ISLAMABAD: A solo exhibition by Pride of Performance winning artist Akram Dost Baloch featuring a new collection of pieces in three distinct styles opened at the Satrang Gallery on Tuesday.
The collection, titled Shanakht (identity), builds on Mr Baloch’s emblematic representations of the socioeconomic narrative of Balochistan but expands the story to chronicle modern incursions into the province.
His imagery is a visual treat with one assemblage of paintings showcasing his classic stream of earthen colours reminiscent of the land with Baloch faces looking stoically, grimly ahead, while another group incorporates grid-like lines dividing the canvas against a background of motifs drawn from civilisations and culture of Balochistan – paintings that are his comment on new developments underway in the region where once flourished Mehrgarh.
The most striking works, however, are a distinct departure in style showing the master artist’s keenness to experiment, innovate and rethink long held ideas. These canvases are monochromatic, black and white works exploring the landscape of Balochistan cut through with white rivers run dry.
Mr Baloch’s work has always documented the social, political and economic anxieties that are rampant among his people and across his land. Balochistan stands apart in the unforgiving landscape and the historical marginalisation with little or no development, infrastructure and opportunities. A state that is reflected in the expressions found in Baloch’s figurative works.
It is also a space where access to the materials with which to make art were limited and creative expression found space in motifs carved into blocks of wood and stone, embroidered into fabrics and woven into carpets. Mr Baloch has included those motifs in each of his paintings creating an unbreakable link with his roots, his own identity.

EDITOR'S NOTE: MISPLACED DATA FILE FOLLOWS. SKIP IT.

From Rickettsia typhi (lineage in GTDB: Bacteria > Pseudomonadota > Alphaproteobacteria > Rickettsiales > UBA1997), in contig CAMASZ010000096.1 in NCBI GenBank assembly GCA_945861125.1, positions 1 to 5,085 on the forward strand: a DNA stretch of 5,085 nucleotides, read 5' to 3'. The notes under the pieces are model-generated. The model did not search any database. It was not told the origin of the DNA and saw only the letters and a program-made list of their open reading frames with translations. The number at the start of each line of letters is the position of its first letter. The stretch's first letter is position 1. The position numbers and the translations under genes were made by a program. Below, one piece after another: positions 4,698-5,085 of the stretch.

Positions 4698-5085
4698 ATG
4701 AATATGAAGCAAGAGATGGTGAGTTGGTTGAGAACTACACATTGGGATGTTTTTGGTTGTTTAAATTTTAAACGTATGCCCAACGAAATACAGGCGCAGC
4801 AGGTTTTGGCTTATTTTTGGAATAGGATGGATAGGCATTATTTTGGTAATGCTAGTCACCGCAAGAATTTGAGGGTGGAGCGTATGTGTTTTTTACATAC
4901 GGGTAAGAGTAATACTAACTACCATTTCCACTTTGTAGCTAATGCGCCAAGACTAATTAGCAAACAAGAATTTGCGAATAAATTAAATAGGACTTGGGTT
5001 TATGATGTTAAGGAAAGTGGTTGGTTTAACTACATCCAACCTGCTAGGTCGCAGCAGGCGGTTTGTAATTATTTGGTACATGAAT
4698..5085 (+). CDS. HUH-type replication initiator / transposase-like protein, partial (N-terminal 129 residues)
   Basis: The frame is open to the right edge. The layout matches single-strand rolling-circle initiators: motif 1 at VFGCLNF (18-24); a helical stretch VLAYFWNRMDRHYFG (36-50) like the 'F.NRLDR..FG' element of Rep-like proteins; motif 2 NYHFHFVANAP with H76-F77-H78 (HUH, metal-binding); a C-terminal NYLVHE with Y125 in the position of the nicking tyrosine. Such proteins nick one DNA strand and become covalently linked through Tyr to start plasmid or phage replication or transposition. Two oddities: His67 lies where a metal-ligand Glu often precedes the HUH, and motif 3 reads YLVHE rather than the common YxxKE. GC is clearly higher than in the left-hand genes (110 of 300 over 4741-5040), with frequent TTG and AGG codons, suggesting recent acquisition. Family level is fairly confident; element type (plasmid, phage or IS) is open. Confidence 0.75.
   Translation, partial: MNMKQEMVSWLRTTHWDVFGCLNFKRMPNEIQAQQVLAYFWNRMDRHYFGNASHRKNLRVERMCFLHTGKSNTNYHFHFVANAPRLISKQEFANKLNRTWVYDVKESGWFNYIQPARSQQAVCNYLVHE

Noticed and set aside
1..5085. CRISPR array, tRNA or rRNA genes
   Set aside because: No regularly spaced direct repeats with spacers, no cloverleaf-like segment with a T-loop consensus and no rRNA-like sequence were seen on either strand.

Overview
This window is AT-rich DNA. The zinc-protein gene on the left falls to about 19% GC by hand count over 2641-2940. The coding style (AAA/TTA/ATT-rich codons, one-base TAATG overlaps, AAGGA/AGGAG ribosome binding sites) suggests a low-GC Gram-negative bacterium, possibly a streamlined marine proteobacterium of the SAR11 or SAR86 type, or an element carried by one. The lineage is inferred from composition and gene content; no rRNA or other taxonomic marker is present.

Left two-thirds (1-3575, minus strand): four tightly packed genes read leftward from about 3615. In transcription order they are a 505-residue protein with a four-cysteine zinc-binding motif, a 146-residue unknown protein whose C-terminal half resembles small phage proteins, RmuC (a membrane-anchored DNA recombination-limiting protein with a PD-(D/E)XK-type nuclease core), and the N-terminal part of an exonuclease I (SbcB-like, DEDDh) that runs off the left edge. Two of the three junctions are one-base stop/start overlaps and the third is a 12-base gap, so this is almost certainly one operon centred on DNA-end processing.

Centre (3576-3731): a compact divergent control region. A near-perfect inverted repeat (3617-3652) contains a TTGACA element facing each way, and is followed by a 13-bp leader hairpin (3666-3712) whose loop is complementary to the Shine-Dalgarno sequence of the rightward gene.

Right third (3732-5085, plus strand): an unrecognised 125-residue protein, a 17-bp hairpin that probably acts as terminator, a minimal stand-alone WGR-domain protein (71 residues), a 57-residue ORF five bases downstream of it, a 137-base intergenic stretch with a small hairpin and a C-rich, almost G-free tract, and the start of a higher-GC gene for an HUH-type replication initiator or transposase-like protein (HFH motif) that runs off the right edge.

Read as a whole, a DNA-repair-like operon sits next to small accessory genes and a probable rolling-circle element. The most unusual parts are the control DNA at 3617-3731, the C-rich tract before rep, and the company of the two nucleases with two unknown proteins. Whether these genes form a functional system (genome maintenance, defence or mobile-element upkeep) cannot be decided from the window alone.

Deputy High Commissioner of Britain Richard Crowder, who was the chief guest at the exhibition, said: “It has been absolutely fascinating. I was saying to Akram Sahib, I think your skill and artistry are a joy to look at, but also the theme of identity with all layered history of Balochistan comes together.”
He added: “Hearing Akram Sahib’s descriptions, looking at his technical artistry, I feel like he has shared a bit of his own identity as well as the identity of the people of Balochistan. It is an important theme as we all struggle with identity. It has been truly stimulating.”
“There has been an evolution, a change in my work as I have also experimented stylistically in black and white works with washes. This is work that has not been exhibited here before. In art you have to show where you stand, which requires effort with your tools,” Mr Baloch said.
He added: “My work is about issues in Balochistan but it is also about nature and the landscape – the mountains, the coast and the structures and depressions that surround them. I am portraying these in abstract forms as I understand them. There remains a reality in my depictions, even in the abstractions.”
He added: “In art, there is a rebellion, a freedom with every exploration. I was communicating a reality of oppression and deprivation through my figurative work but this abstract work is a departure from that. I have relied on our traditional motifs for inspiration and those continue to play a part in all my work.”
Published in Dawn, January 22nd, 2020